How To Differentiate Curriculum for ELL Students
Nov. 9, 2022 ◊ By Studies Weekly
As a teacher, you’ve probably received training on how to work with ELL students, but if you are facing your first classroom with multiple English Language Learners and feel a little overwhelmed, that’s okay! By adding some simple tricks to your daily teaching routine, you can successfully help your ELL students learn in a mainstream classroom.
Differentiation Is Essential
You’re not alone in your struggle to help these students progress. As many as 64% of all public school teachers are teaching one or more students whose first language is not English. As this percentage continues to increase, it has never been more necessary to use a curriculum and differentiation teaching strategies that allow these students to learn English while not falling behind the rest of the class.
Cultivating a Differentiation Mindset
It might be helpful to start with your mindset. Are you taking time out of class to work with ELL students, or are you finding ways throughout the day to have them interact with English? Start by cultivating a differentiation mindset. Constantly look for ways to include your ELL students in classroom activities.
Katie Hull Synieski, a practiced ELL teacher, said in her 2019 EdWeek video, “I think of differentiation more like a mindset than, ‘on Tuesday, I differentiate.’”
Here are some examples of what that mindset might look like:
Pair students with other students either from the same English level or a different level. Varying these partnerships allows the students to learn from each other and feel like they’re making progress.
Use the “inductive strategy” by having students sort different concepts from every subject into categories. This allows them to make connections about the meaning of these words and phrases.
Make your classroom accessible for all students by including pictures or phrases in native languages in your classroom decorations and instruction. Look for ways to include your ELL students in every part of class.
Integrate Language Learning With Other Subjects
Think back to your training in helping students make connections between subjects. As you work on keeping that differentiation mindset, you’ll be able to teach English principles in every subject.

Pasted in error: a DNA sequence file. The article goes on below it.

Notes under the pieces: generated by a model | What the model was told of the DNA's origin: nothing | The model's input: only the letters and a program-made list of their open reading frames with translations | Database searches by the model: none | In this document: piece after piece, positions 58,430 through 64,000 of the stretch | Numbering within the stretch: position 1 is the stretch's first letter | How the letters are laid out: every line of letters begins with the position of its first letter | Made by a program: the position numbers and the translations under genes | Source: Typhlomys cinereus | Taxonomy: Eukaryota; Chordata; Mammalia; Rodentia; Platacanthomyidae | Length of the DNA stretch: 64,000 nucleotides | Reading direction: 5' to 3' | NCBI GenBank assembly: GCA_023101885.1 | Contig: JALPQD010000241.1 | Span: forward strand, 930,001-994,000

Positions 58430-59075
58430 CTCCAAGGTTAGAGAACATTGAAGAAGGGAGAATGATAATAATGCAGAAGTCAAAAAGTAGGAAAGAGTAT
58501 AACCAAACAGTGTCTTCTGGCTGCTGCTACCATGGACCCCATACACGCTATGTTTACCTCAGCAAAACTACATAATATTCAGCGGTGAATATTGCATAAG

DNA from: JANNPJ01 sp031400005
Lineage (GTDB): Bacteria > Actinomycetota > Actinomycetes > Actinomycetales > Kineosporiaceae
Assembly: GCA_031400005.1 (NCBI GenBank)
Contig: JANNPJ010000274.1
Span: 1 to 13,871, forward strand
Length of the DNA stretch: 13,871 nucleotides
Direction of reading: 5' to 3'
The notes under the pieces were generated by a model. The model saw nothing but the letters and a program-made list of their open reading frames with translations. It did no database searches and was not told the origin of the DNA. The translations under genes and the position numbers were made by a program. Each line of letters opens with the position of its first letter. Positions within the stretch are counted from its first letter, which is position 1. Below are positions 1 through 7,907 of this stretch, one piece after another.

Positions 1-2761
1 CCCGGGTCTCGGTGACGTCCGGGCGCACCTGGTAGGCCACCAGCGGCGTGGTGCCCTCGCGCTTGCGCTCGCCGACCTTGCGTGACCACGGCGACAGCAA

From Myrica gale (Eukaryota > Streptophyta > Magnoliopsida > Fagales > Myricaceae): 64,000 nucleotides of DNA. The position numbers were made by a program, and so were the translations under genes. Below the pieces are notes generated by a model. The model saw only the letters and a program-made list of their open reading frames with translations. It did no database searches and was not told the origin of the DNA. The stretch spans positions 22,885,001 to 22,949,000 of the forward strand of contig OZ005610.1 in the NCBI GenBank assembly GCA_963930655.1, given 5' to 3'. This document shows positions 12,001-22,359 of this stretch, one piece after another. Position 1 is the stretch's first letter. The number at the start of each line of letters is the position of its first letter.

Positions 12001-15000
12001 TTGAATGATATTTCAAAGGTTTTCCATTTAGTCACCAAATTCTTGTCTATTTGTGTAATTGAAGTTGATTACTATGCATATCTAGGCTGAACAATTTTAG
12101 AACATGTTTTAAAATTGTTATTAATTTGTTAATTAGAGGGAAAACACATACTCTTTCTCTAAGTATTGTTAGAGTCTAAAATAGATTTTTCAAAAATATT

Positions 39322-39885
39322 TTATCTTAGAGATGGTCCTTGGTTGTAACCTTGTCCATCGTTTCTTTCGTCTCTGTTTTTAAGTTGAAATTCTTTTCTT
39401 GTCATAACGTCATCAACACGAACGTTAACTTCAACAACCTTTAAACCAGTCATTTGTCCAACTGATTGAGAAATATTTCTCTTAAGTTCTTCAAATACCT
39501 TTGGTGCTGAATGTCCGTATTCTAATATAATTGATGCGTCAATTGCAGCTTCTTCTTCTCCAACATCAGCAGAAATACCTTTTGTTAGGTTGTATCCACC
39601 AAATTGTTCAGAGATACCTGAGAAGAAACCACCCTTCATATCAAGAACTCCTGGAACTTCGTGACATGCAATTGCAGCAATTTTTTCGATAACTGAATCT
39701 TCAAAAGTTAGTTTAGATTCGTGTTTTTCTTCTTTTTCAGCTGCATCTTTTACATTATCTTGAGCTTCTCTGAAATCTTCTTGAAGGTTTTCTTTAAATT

For example, greater than and less than in math can help students understand the difference between “than” and “then.” As you explain to your students how 8 is greater than 4, you can take a minute to point out the spelling of than, and how it applies when comparing things. When you are working with ordering, such as: “first, we have 1, then we have 2, then 3, then 4 …,” you can point out the spelling of then and how it applies when speaking sequentially or about time.
Alternatively, you can teach scientific concepts that help students make connections in English about the world around them: the electromagnetic spectrum, Newton’s laws, the water cycle, etc. The Studies Weekly Science curriculum includes scientific vocabulary around these and other concepts.
Use Technology to Your Advantage
One suggestion, also mentioned in Synieski’s video, was to play videos in class at a slower pace and with English subtitles. This will allow your ELL students to translate the messages and stay engaged in learning.
When you use Studies Weekly Online, you have even more options. Articles and assessments include audio reader options, to help students comprehend the content. As the voiceover reads the article each letter is highlighted, so students can follow along. In addition, students can adjust the speed on the audio reader.
Another use of technology is to record your lessons beforehand and share them with your class to watch on their own time.
“Multilingual learners … can benefit from watching pre-recorded lectures they can pause and rewind and then dig deeper into with the teacher in class,” said Ileana Najarro in her 2022 EdWeek article, “5 Ways Teachers Can Collaborate to Support English Learners.”
Create an Environment Where Students Can Take Risks
You want your students to feel comfortable in your classroom and feel like they can try new things and ask for help. When teaching ELL students, creating this type of environment may include implementing the following:
- Whole class lessons about inclusion and diversity
- Encouragement to try new things
- Patience when mistakes are made
- Making information accessible in English and their native language
Making mistakes is part of learning a language — it’s a part of life! Your students need to feel comfortable raising their hands to answer questions, even if they stumble over their words.
But, helping them feel comfortable can be a delicate balance. On one hand, you want to build their confidence by getting them to answer a question correctly, but on the other, you don’t want them to feel unprepared to answer when called on. You can build this rhythm with the student by talking to them one-on-one and getting a feel for what they’re comfortable with.
Help Your Students Find Meaning Through Fun Activities
Being immersed in a foreign language can be tiring for students. You might find it useful to use learning games and activities to let the students teach themselves and give them a break from listening.
Here are a few ideas:
- Play matching games with English words and their native language words
- Make up songs to help the students remember certain words/rules
- Read children’s books aloud in class as your students follow along with their own copy
- Have the students write a story together, each one tackling a single sentence
Your Students Will Surprise You
As you cultivate your differentiation mindset, integrate language learning, create a safe environment, and have fun, your ELL students will gain confidence and skill in English and other subjects too. You may be surprised by what your students are capable of.
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